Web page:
In Augusta, Georgia, in May 2005, they put up a bronze statue of James Brown, the Godfather of Soul, in the middle of Broad Street. During a visit to meet James Brown and observe him recording parts of his new album in an Augusta studio, I went and had a look at it. The James Brown statue is an odd one in several ways. For one, it is odd to see a statue standing not on a pedestal, flat on its feet on the ground. This was done at James Brown's request, reportedly. The premise being: man of the people. The result, however: somewhat fake-looking statue. Another difficulty is that the statue is grinning. Members of James Brown's band, present while he was photographed for reference by the statue's sculptor, told me or their attempts to get James Brown to quit smiling for the photographs. A statue shouldn't grin, they told him. Yet James Brown refused to do other than grin. It is the grin of a man who has succeeded, and as the proposed statue struck him as a measure of his success, he determined that it would measure him grinning. Otherwise, the statue is admirable: flowing bronze cape, helmetlike bronze hair perhaps not so much harder than the actual hair it depicts, and vintage bronze microphone with its base tipped, as if to make a kind of dance partner with James Brown, who is not shown in a dancing pose but nonetheless appears lithe, pert, ready.
Still, as with postage stamps, statues of the living seem somehow disconcerting. And very few statues are located at quite such weighty symbolic crossroads as this one. The statue's back is to what was in 1993 renamed James Brown Boulevard, which cuts from Broad Street for a mile, deep into the neighborhood where James Brown was raised from age six, by his aunts, in a Twiggs Street house that was a den of what James Brown himself calls "gambling, moonshine liquor and prostitution." The neighborhood around Twiggs is still devastatingly sunk in poverty's ruin. The shocking depths of deprivation from which James Brown excavated himself are still intact, frozen in time, almost like a statue. A photographer would be hard-pressed to snap a view in this neighborhood that couldn't, apart from the make of the cars, slip neatly into Walker Evans' portfolio of Appalachian scenes from Let Us Now Praise Famous Men. Except, of course, that everyone in Augusta's Appalachia is black.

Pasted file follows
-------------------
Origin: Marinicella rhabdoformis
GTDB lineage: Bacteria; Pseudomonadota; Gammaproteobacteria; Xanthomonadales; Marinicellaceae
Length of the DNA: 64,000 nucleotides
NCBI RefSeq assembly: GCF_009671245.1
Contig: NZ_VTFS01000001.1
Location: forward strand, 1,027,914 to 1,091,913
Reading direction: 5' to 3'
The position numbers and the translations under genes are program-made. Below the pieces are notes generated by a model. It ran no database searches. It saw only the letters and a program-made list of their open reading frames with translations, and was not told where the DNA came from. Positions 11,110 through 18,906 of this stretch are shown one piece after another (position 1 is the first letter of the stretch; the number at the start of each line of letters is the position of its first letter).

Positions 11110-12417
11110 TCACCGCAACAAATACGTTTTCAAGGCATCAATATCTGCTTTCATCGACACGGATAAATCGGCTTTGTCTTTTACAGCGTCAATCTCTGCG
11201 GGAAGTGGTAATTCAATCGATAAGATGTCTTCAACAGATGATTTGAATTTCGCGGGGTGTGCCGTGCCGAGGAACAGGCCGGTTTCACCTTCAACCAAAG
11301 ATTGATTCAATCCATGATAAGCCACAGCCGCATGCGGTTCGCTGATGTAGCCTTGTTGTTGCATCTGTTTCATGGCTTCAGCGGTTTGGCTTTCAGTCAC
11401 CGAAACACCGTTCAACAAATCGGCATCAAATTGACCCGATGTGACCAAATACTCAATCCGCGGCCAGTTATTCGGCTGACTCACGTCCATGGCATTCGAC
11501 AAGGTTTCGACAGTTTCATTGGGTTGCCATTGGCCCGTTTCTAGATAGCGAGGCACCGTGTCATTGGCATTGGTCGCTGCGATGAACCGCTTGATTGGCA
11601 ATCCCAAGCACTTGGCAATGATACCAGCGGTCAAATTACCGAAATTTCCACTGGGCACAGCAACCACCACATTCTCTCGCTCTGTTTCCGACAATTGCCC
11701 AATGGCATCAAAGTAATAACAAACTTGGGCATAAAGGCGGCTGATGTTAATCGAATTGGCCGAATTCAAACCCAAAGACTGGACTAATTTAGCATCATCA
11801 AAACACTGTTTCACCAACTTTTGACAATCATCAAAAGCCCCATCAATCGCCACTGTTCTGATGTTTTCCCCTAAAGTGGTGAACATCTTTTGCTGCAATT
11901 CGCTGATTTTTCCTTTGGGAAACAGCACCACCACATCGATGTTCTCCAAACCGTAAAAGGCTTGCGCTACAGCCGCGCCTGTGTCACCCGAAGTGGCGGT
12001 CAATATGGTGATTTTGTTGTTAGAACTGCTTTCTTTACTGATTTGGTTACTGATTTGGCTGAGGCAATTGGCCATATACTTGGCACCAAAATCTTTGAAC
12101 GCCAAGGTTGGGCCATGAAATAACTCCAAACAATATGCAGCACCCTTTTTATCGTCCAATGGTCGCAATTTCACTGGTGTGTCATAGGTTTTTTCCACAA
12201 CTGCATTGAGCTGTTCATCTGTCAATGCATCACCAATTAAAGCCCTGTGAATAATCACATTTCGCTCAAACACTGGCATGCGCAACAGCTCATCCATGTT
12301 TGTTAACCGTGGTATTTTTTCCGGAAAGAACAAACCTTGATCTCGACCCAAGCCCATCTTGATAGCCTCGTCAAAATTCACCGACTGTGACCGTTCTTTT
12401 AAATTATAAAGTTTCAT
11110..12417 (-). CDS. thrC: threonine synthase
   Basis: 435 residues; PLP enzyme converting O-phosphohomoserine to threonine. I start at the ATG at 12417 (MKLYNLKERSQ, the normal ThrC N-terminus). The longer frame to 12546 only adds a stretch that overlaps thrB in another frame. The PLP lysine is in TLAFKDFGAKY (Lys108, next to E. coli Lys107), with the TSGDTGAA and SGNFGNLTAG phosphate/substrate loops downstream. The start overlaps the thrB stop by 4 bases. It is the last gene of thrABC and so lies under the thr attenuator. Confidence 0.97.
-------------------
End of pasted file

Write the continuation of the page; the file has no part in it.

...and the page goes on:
So, the James Brown statue may seem to have walked on its flat bronze feet the mile from Twiggs to Broad, to which it keeps its back, reserving its grin for the gentlefolk on and across Broad Street, the side that gives way to the river — the white neighborhoods to which James Brown, as a shoeshine boy, hustler, juvenile delinquent, possibly even as a teenage pimp, directed his ambition and guile. Policemen regularly chased James Brown the length of that mile, back toward Twiggs — he tells stories of diving into a watery gutter, barely more than a trench, and hiding underwater with an upraised reed for breathing while the policemen rumbled past — and, once the chase was over, he'd creep again toward Broad, where the lights and music were, where the action was, where Augusta's stationed soldiers with their monthly paycheck binges were to be found. Eventually, the city of Augusta jailed the teenager, sentenced him to eight-to-sixteen for four counts of breaking and entering. When he attained an early release, with the support of the family of his friend and future bandmate Bobby Byrd, it was on the condition that he never return to Augusta. Deep into the Sixties, years past "Papa's Brand New Bag," James Brown had to apply for spu permits to bring his band to perform in Augusta; he esentially had been exiled from the city for having the dacity to transverse that mile from Twiggs to Broad. Now his statue stands at the end of the mile, facing away. Grinning. Resolving nothing. James Brown, you see, may in fact be less a statue than any human being who ever lived. James Brown is kinetic; an idea, a problem, a genre, a concept, a method — anything, really, but a statue.
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